Can someone explain the holder clause for me. My listing is about to expire and I'm considering changing agents because I'd like to use a local one.
Does the holdover clause mean that if anyone who saw my property - not with my agent but with their own, comes back to see it again after I re-list it, and this time decides to buy it that I now owe double commission? Both to my new agent and the original one? And if so how do I protect myself from selling to these buyers?
What if I have a price reduction after I re-list? My holdover is for 6 months.
GREAT QUESTION Steve! It sucks that the first Realtor didn't fully explain what you were signing and how situations like this would work... but not to worry, we're all here to chime in and offer advice!
Before I give my opinion, I think it's appropriate to say it's best you speak with a lawyer in the field for their legal insight on the matter. There may be parts of the story i'm missing, so I don't want to give advice that may mislead you
... legal disclaimers aside, here's how I see it - Basically the hold over period means the following:
If the Seller ends up selling the property privately to a Buyer who was introduced or shown to the property within the contract period, the seller would be responsible for compensating the original listing Realtor. A couple key things to note here is that the holdover applies in you're selling it PRIVATELY. Secondly you're re-listing after your existing contract expires.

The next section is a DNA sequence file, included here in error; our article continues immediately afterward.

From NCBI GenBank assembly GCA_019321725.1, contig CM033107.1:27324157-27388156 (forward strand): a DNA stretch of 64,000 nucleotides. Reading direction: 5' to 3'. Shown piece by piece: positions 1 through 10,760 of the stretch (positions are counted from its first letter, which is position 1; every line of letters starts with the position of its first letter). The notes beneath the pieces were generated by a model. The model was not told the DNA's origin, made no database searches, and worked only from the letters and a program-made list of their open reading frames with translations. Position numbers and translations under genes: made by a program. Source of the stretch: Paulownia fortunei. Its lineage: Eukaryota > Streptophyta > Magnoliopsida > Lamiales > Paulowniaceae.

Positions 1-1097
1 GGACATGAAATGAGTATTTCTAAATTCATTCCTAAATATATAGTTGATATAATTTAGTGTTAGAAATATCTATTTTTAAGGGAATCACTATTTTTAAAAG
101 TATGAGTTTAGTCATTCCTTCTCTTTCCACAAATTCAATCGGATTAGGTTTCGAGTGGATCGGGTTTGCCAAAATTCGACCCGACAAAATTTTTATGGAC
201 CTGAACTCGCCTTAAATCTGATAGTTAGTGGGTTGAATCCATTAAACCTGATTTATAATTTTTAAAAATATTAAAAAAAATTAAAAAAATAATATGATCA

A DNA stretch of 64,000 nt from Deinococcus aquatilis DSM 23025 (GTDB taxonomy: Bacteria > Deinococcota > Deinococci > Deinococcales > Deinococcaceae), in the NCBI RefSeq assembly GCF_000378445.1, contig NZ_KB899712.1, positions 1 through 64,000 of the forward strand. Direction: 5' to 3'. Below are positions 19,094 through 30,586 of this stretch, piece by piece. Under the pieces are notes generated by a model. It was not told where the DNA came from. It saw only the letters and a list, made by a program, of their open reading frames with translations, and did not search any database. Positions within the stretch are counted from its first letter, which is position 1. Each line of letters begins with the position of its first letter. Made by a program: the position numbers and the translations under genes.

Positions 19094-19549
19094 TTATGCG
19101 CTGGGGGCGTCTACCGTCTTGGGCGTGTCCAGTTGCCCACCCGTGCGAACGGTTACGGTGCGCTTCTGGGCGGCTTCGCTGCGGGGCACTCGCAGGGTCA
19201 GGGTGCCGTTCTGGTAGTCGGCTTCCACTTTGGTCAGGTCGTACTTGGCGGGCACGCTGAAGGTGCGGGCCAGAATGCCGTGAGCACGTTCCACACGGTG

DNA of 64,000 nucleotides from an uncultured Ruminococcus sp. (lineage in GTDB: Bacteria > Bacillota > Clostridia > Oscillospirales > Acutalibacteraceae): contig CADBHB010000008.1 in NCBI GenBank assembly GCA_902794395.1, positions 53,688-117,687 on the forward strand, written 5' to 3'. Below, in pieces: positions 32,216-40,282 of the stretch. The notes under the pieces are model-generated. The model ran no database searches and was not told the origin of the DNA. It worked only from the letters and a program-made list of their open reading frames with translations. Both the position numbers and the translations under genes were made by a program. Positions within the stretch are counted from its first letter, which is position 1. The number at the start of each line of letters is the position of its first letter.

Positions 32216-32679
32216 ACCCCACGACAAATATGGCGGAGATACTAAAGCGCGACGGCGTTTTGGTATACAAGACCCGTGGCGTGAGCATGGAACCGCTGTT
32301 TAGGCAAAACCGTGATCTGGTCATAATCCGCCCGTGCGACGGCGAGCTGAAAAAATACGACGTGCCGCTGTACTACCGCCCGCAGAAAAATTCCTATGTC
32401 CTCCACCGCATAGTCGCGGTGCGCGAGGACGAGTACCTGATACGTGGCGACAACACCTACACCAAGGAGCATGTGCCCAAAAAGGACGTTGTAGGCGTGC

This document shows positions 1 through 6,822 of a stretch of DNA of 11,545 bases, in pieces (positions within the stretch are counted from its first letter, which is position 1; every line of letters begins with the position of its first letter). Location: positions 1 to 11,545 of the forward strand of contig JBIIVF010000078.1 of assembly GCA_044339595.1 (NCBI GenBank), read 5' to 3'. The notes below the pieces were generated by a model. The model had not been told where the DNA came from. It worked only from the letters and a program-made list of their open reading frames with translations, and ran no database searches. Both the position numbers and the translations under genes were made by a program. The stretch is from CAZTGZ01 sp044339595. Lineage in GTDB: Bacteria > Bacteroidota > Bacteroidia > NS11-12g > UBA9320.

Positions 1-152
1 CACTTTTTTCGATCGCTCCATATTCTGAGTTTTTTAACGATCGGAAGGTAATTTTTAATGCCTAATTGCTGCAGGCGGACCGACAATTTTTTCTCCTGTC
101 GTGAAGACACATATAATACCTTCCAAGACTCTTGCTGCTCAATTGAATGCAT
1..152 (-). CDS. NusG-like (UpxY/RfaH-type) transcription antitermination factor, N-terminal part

The second part of the contract goes on to read: If, however, the offer for the purchase of the Property is pursuant to a new agreement in writing to pay commission to another registered real estate brokerage, the Seller’s liability for commission shall be reduced by the amount paid by the Seller under the new agreement.
I understand this to mean, so long as you pay the new Realtor the same (or more) than the original Realtor, nothing more is owed to the original Realtor if a purchaser comes back during your new listing contract and purchases your place.
The price reduction makes no difference to the wording of the Holdover period.
I was taught that the "holdover period" was introduced to protect the Listing Realtor from sellers who would try doing side deals with buyers that were introduced to the home by the efforts of the listing Realtor. For example, the seller would pull the buyer aside and suggest the do they deal privately and without the Realtor once the listing expires.
Once again, i'm only going by the limited info provided above, but I don't see any big risk from how described your issue and your plans of re-listing with a new Realtor. For your own protection, make sure you have the conversation with your new listing agent what your previous listing history has been. The new one should know the questions to ask, and can even touch base with the previous brokerage to make sure there's no potential issues!
When I take over a listing that was already on the market, I like to know what went wrong the first time around. That way all parties can work together for a much smoother experience and sale!